Saturday Afternoon, the NTSB held their final media briefing in Birmingham regarding the crash of UPS 1354. Robert Sumwalt, NTSB board member conducted the briefing.
Sumwalt spoke on the information gathered from the flight data recorder. This data showed at the time of the crash there was normal engine operation and the auto pilot and auto throttle were both engaged. The cockpit flight control input and the aircraft surface control position also appear as expected, according the flight data recorder.
Sumwalt said investigators will continue to look at evidence from the flight data recorder and cockpit voice recorder, as well as other sources in order to draw an accurate picture of this crash.
"We'll be pulling all these sources of data together to create a composite picture, a composite and accurate picture of what happened to this airplane."
NTSB team members have also been collecting information in Louisville, Kentucky at the UPS airline headquarters. Part of this information involves interviewing pilots or training pilots who had flown with the crew involved in the accident. They've already conducted some interviews and have several more planned in the next few days.
A team in Louisville has also been examining maintenance records of the aircraft involved in the accident. At this point, Sumwalt said nothing in the records show a reason for this crash.
"So far, they are reporting that all service bulletins and air worthiness directives have been complied with. So far, they've identified no anomalies, no mechanical anomalies with the aircraft."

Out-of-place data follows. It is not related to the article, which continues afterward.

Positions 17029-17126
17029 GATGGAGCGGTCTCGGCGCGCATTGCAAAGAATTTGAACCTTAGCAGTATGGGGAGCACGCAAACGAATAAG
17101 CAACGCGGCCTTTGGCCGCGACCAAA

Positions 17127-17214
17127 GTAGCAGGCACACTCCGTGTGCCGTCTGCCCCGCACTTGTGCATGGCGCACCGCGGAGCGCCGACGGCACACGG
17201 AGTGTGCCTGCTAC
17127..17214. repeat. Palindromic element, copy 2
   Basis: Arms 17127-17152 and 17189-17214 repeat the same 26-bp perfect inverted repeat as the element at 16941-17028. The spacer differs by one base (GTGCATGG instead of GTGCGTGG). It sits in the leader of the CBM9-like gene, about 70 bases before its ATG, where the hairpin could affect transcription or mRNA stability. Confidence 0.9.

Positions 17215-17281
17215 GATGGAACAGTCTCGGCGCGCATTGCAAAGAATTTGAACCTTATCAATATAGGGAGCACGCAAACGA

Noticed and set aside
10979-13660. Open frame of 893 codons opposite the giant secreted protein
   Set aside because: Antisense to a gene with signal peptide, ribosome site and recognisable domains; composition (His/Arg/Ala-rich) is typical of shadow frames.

At the crash site in Birmingham, NTSB investigators have removed electronic equipment from the wreckage. Sumwalt said they hope the memory cards in these devices may contain important information about the cause of this crash.
Surveillance video from the Birmingham-Shuttlesworth International Airport and the Alabama Air National Guard captured the crash. These videos have been taken to Washington, D.C. for further examination.
On Sunday, the NTSB will begin examining an exemplar UPS A300-600, the exact aircraft involved in the crash. That aircraft has been flown in and will remain at the Birmingham airport over the weekend. In the coming weeks, Sumwalt said the NTSB plans to conduct flight test in that aircraft.
"We anticipate that we will do a flight test in a UPS A300 to see how this approach will be flown in that type of an aircraft, and to learn more about UPS' instrument approach procedures."
The NTSB expects several more days of activity at the crash site. Sumwalt said investigators will continue to be hard at work until sometime next week.
The wreckage of the plane will be removed from the crash site in about a week. At that point, the wreckage will be taken to an undetermined location for further examination. It will remain under the custody of the NTSB until the agency decides to release it.
In the briefing, Sumwalt emphasized that there is still a lot of work to do before investigators can determine the cause of this crash.
"This is going to be a months-long investigation. The NTSB's mission, the whole reason that we're here is to find out what happened so that we can prevent tragedies like this from happening again."
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